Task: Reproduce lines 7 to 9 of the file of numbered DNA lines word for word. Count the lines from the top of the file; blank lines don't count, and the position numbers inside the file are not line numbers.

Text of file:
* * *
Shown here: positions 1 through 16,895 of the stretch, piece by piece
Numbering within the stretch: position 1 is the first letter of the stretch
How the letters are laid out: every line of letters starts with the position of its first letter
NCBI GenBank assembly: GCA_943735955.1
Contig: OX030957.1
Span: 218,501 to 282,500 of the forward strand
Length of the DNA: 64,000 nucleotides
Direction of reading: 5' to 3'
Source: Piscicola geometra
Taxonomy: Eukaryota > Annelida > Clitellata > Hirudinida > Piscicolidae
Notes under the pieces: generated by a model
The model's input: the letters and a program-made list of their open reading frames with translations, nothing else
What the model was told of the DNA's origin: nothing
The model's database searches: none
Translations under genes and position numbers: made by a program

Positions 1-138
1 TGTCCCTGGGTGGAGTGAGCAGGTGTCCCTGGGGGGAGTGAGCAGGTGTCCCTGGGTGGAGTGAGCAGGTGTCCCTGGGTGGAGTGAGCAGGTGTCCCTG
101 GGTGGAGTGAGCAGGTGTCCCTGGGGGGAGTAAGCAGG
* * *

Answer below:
Length of the DNA: 64,000 nucleotides
Direction of reading: 5' to 3'
Source: Piscicola geometra